Note

The number of modes plus the number of vacuum modes (i.e., the sum of the delays) equals the length of the gate parameter arrays. This is the total number of modes that will pass through each gate, and is thus also the number of gate parameters needed.

from strawberryfields.tdm.tdmprogram import get_mode_indices
from strawberryfields.ops import Sgate, Rgate, BSgate, LossChannel

modes = 216
delays = [1, 6, 36]
vac_modes = sum(delays)

n, N = get_mode_indices(delays)

We can now finally construct the circuit. The layout of this circuit is set by the hardware device and cannot be changed. If the wrong gates are used or they are put in the wrong order, the circuit validation will fail.

prog = sf.TDMProgram(N)

with prog.context(*gate_args) as (p, q):
    Sgate(p[0]) | q[n[0]]
    LossChannel(eta_comm) | q[n[0]]

    for i in range(len(delays)):
        Rgate(p[2 * i + 1]) | q[n[i]]
        BSgate(p[2 * i + 2], np.pi / 2) | (q[n[i]], q[n[i + 1]])
        Rgate(phi_loop[i]) | q[n[i]]
        LossChannel(eta_loop[i]) | q[n[i]]

    LossChannel(p[7]) | q[0]

The circuit above will be rolled-up, using symbolic placeholder variables for the gate parameters. The circuit must be unrolled with each mode only being measured once, a process we’ve deciced to call space-unrolling.

prog.space_unroll()

Space-unrolling might seem slightly confusing, but it’s actually fairly straight-forward. Instead of having several modes going through the same path, we interpret the TDM loop interactions as spatially separate. This way, each measurement is made on a different spatial mode, as can be seen in the right-hand side of the image below.

The left-handside depicts how an actual single loop TDM circuit would work, while the right-hand side is how Strawberry Fields simulates it. Since each mode can only be measured once (i.e., modes cannot be reused when using Fock measurements, opposite to the TD2 case, which uses homodyne measurements), the circuit needs to be unrolled. To get an understanding for how this space-unrolling works, try to follow the interactions happening in the left-hand side single loop setup, and try to spot them in the right-hand side circuit diagram. They are in practice equal!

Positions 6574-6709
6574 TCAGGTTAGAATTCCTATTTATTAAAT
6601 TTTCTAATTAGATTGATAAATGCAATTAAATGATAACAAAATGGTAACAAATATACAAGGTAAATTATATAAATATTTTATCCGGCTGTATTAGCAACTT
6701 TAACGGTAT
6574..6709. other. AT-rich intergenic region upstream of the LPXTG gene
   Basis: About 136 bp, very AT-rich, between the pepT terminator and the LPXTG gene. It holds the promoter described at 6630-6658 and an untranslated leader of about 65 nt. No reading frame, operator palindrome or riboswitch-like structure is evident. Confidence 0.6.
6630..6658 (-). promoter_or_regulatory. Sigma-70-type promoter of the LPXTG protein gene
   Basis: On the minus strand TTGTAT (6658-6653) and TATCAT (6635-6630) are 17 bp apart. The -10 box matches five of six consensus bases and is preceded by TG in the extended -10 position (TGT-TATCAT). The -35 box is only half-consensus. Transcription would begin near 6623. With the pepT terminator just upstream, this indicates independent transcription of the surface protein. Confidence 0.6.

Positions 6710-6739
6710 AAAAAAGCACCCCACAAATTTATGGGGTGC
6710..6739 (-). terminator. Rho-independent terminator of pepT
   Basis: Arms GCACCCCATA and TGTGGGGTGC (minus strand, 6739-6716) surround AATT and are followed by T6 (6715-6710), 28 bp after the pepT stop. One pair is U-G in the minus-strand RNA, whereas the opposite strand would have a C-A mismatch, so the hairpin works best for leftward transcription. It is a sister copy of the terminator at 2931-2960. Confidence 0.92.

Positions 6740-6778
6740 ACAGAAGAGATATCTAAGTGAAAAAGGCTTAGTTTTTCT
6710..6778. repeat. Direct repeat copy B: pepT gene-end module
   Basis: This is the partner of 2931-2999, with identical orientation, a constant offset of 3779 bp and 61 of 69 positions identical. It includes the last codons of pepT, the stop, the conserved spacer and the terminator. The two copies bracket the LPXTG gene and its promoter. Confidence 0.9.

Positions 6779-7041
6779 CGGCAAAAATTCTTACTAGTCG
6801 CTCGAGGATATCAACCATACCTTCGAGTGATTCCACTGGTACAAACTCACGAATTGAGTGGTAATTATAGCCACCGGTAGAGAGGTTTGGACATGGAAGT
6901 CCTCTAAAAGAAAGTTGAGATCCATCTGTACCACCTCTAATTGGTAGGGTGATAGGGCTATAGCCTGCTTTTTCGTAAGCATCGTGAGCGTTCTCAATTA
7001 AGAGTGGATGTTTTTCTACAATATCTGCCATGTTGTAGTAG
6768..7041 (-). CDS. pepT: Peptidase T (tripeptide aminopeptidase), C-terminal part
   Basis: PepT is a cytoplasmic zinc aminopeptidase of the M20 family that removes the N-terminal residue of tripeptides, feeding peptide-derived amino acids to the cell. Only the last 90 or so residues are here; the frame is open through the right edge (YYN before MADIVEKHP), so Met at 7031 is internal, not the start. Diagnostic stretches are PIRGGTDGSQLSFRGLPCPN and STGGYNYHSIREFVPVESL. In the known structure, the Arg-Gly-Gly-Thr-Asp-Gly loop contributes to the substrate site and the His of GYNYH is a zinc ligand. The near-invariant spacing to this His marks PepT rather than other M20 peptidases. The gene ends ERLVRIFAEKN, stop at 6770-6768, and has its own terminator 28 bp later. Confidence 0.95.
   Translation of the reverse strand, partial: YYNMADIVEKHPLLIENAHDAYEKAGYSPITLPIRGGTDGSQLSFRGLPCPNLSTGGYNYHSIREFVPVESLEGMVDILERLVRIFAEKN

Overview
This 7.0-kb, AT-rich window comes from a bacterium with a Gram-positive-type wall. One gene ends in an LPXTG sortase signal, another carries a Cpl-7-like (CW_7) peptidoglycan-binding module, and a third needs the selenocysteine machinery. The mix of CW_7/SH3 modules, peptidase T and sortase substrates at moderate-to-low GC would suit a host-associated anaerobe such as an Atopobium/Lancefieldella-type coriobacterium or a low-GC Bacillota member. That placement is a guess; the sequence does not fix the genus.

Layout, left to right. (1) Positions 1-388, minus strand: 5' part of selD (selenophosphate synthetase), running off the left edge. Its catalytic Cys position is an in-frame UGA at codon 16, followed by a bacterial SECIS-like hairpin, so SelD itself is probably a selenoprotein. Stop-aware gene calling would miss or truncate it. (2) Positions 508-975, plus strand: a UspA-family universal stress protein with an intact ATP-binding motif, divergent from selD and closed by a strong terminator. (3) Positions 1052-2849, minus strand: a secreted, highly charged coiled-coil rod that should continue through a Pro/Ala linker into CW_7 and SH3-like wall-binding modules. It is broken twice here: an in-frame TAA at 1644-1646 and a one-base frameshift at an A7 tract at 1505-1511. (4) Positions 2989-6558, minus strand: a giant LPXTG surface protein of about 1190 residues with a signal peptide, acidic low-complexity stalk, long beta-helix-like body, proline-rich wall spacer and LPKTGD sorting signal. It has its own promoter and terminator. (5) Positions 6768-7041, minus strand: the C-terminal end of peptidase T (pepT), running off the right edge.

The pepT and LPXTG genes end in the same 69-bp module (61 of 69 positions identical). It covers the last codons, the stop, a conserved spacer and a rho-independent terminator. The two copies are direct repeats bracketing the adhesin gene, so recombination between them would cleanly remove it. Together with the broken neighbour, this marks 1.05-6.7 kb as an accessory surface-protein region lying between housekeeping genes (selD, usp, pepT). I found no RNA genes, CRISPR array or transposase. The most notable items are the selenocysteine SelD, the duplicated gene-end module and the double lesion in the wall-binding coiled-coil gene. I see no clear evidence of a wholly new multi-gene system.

tutorials/images/td3_space_unrolling.png

Runing the circuit remotely on the DeLorean will return a results object, which contains the samples that are obtained by the the machine. The samples returned by any sf.TDMProgram are of shape (shots, spatial_modes, temporal_modes), so in our case whe should have gotten (shots, 1, 259). But since the first 43 modes that arrived at the detectors are the vacuum modes that had lived in the loop before the program started, let’s crop the samples array and only focus on the 216 computational modes.

Note

If you wish to run the circuit on our TD3 hardware deive, you need an API key, and must have used it to configure Strawberry Fields correctly.

shots = 1_000_000

eng = sf.RemoteEngine("TD3")
results = eng.run(prog, shots=shots)

samples = results.samples[..., 43:]

The following two functions will return an array of mean photon numbers for the 216 modes and a \(216 \times 216\) photon-number covariance matrix whose elements are defined by \(\text{Cov}(n_{i}, n_{j}) = E(n_{i} n_{j}) - E(n_{i}) E(n_{j})\).

mean_n = np.mean(samples, axis=(0, 1))
cov_n = np.cov(samples[:, 0, :].T)

Let’s visualize these two results in a figure. For this, we will use the Matplotlib.

import matplotlib.pyplot as plt
import matplotlib.colors


def plot_photon_number_stats(mean_n, cov_n):

    fig, ax = plt.subplots(1, 2, figsize=(14, 5))

    ax[0].bar(range(len(mean_n)), mean_n, width=0.75, align="center")
    ax[0].set_title(
        f"<n> = {round(np.mean(mean_n), 3)} // <n_tot> = {round(np.sum(mean_n), 3)}"
    )
    ax[0].set_xlabel("pulse index")
    ax[0].set_ylabel("mean photon number")
    ax[0].grid()

    ax[1].imshow(
        cov_n,
        norm=matplotlib.colors.SymLogNorm(
            linthresh=10e-6, linscale=1e-4, vmin=0, vmax=2
        ),
        cmap="rainbow",
    )
    ax[1].set_title("Cov(n_i, n_j)")

    plt.show()


plot_photon_number_stats(mean_n, cov_n)
tutorials/images/td3_plot_experiment.png

Now, let us switch to a local simulation and see how the results compare against the experimental data. By design, DeLorean is an experiment that is difficult to sample from classically. So what the simulator devices cannot do is return actual samples as the remote engine does; at least not in a reasonable amount of time. Still, running the circuit locally on the gaussian backend returns a results objects with many other interesting properties.

eng = sf.Engine(backend="gaussian")

results = eng.run(prog)